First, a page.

Arizona Diamondbacks: 5 ways to make the NLCS in 2018

After a disappointing finish to the 2017 season, how can the Arizona Diamondbacks rebound and make it to the NLCS in 2018?

There’s nothing to be ashamed of for how the Diamondbacks played in 2017. They reversed their win-loss record from 2016 and advanced to the NLDS for the first time since 2011. Sure, they didn’t get the outcome they were hoping for, but there’s always room for improvement when you don’t win it all. Here are five things the Diamondbacks can do to advance to the NLCS in 2018.


  1. 1 Add bullpen depth

    The Arizona Diamondbacks had a 3.78 ERA out of the bullpen, the fifth best in MLB. Even with the struggles of closer Fernando Rodney, the team overshadowed that with the emergence of setup man Archie Bradley. Lefties Andrew Chafin and Jorge De La Rosa had nice bounce-back seasons after decimating 2016 campaigns and rookie Jimmie Sherfy came through in clutch moments in the regular season. 

    With Rodney being a free agent and possibly calling it a career at age 41, the Diamondbacks should look for a veteran who can hit the setup role or closer position. The Diamondbacks have one of the youngest rosters in baseball, meaning veteran presence will be a key.

  2. 2 Bring back J.D. Martinez

    The outfield situation is interesting, considering J. D. Martinez blasted 29 home runs in a two-month span for the club while Yasmany Tomas was sidelined from June 2 through the rest of the year with a groin injury. Martinez is a free agent as well and the Diamondbacks need to decide who they will keep next season.

    Martinez is at the peak of his career at 30 years of age, meaning Arizona could give him a friendly two or three-year contract to keep his bat in the lineup. In a perfect world, you could have Martinez and Tomas in the same lineup but the National League doesn’t have the DH, making it that much more difficult for Arizona to decide.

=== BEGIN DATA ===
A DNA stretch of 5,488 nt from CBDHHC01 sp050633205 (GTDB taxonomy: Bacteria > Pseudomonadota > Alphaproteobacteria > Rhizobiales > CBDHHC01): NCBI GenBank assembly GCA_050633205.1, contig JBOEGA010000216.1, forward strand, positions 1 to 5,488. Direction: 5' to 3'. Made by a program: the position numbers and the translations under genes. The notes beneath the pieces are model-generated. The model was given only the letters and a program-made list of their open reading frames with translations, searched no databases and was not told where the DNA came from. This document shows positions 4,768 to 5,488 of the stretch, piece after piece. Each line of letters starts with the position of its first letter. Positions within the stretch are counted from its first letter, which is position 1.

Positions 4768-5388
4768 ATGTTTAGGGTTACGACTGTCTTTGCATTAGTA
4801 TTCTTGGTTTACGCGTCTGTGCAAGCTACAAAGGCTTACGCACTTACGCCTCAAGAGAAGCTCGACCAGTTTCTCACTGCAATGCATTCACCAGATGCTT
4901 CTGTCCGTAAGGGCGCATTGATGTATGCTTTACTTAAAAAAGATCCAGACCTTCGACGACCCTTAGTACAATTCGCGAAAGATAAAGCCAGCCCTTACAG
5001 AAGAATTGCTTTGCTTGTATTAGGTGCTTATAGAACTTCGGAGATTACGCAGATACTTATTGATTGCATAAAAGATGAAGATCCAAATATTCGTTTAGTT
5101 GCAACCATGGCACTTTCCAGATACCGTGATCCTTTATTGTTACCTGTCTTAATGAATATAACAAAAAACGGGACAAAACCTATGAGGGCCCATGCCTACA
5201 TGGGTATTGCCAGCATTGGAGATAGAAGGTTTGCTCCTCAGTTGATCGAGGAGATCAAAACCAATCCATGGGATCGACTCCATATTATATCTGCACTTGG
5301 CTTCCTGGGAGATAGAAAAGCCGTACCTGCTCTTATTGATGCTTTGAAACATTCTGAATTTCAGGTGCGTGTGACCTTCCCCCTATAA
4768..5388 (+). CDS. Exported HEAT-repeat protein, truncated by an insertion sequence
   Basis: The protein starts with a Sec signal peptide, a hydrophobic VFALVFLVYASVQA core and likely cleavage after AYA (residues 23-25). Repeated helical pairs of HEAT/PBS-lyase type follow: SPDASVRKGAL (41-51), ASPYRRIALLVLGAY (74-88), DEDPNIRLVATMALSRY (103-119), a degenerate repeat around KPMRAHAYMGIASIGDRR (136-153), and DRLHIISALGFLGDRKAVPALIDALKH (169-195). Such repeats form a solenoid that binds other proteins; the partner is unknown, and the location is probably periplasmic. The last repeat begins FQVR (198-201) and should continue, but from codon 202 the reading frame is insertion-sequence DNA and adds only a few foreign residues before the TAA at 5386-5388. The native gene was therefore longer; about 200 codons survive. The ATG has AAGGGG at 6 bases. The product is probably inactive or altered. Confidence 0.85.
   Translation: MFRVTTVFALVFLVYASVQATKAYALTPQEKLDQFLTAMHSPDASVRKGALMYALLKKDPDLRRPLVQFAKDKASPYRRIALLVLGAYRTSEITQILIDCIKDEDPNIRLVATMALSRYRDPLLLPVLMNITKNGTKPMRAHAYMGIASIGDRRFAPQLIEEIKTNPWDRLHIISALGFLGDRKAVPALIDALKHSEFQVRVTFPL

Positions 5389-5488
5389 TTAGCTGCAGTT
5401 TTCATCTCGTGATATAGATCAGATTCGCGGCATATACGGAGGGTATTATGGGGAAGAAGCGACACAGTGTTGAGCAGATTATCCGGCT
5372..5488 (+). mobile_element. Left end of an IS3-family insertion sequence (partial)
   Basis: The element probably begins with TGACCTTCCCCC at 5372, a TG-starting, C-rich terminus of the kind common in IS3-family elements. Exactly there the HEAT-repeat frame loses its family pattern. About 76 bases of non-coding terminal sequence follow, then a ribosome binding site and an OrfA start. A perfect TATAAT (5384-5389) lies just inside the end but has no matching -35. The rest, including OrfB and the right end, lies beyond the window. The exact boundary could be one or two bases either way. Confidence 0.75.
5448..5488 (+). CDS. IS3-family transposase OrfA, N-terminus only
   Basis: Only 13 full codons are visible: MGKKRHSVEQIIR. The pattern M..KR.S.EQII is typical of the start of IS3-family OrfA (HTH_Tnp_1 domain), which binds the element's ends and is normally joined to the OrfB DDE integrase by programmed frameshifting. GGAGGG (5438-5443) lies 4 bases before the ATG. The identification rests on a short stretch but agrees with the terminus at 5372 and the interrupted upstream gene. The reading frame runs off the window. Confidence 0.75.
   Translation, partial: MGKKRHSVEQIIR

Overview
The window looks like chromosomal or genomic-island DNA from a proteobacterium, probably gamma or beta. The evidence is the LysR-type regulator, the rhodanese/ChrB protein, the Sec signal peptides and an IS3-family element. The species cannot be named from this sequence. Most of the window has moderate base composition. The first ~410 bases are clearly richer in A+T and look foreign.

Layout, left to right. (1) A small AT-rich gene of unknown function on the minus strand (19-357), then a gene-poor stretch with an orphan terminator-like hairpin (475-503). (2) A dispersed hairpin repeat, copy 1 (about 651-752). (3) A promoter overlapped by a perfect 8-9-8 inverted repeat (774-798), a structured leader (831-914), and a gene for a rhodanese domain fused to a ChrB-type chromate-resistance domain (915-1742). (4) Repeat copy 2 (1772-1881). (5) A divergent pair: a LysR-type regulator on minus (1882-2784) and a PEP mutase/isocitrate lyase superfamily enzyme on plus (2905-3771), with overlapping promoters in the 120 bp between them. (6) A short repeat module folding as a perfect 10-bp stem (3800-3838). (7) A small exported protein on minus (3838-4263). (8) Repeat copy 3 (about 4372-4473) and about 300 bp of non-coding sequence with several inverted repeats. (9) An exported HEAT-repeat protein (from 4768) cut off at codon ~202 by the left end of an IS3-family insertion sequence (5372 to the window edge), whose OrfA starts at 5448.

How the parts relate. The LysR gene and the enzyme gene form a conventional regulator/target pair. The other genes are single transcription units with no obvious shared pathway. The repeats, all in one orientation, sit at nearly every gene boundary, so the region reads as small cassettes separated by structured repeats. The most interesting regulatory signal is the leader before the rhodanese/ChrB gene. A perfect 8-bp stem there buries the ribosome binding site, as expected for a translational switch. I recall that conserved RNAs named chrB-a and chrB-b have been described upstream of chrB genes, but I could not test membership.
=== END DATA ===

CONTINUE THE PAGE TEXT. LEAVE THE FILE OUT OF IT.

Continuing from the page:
3. 3 Jake Lamb overcoming his second-half struggles

    Jake Lamb has been an offensive spark in the Diamondbacks lineup the last two years. That is, in the first half of the season. Lamb is a lifetime .284 hitter in the first half of the season but declines mightily in the second half, posting a .220 clip. The Diamondbacks need Lamb to pick up his offensive game in the second half if they expect to make a run in 2018.

    It’ll also help if he can learn how to hit left-handed pitching. He’s a career .159 hitter against southpaws, which forced manager Torey Lovullo to platoon him at third base with Adam Rosales as the season went down. It’s nice to see Lamb blast home runs like Martinez and Paul Goldschmidt, but his ability to hit consistently will boost his value as he continues to play.

  4. 4 Dominance in pitching once again

    Zack Greinke and Robbie Ray had incredible bounce-back seasons from a year ago, with Greinke lowering his ERA by a full run and Ray lowering his by two. Both pitchers were a combined 32-12 and posted a 2.94 ERA. Patrick Corbin struggled in May and June but found his groove once again in the second half, posting an 8-4 record and a 3.26 ERA.

    Should Arizona add more depth to the rotation next year? No, because they have young talent in Zack Godley, Braden Shipley and Anthony Banda who are expected to take spots in the rotation soon. They’ll also get Shelby Miller back from Tommy John surgery after the All-Star break so the Diamondbacks should be set unless injuries plague the rotation.

  5. 5 A healthy A. J. Pollock

    It’s been a frustrating last couple of seasons for Pollock, who’s been injury riddled with elbow and groin issues since 2016. Pollock proved what he can do for the club in 2015 when he posted a 20/20 season and hit a career-best .315 and made his first All-Star Game appearance.

    He only hit .251 in the second half but hit 11 home runs, showing flashes of his 2015 campaign. He’s arguably the best defender in the outfield which is why he’s in center field every day. If Pollock is healthy, this club could ride his momentum in the leadoff spot next season and decimate pitching staffs nightly.

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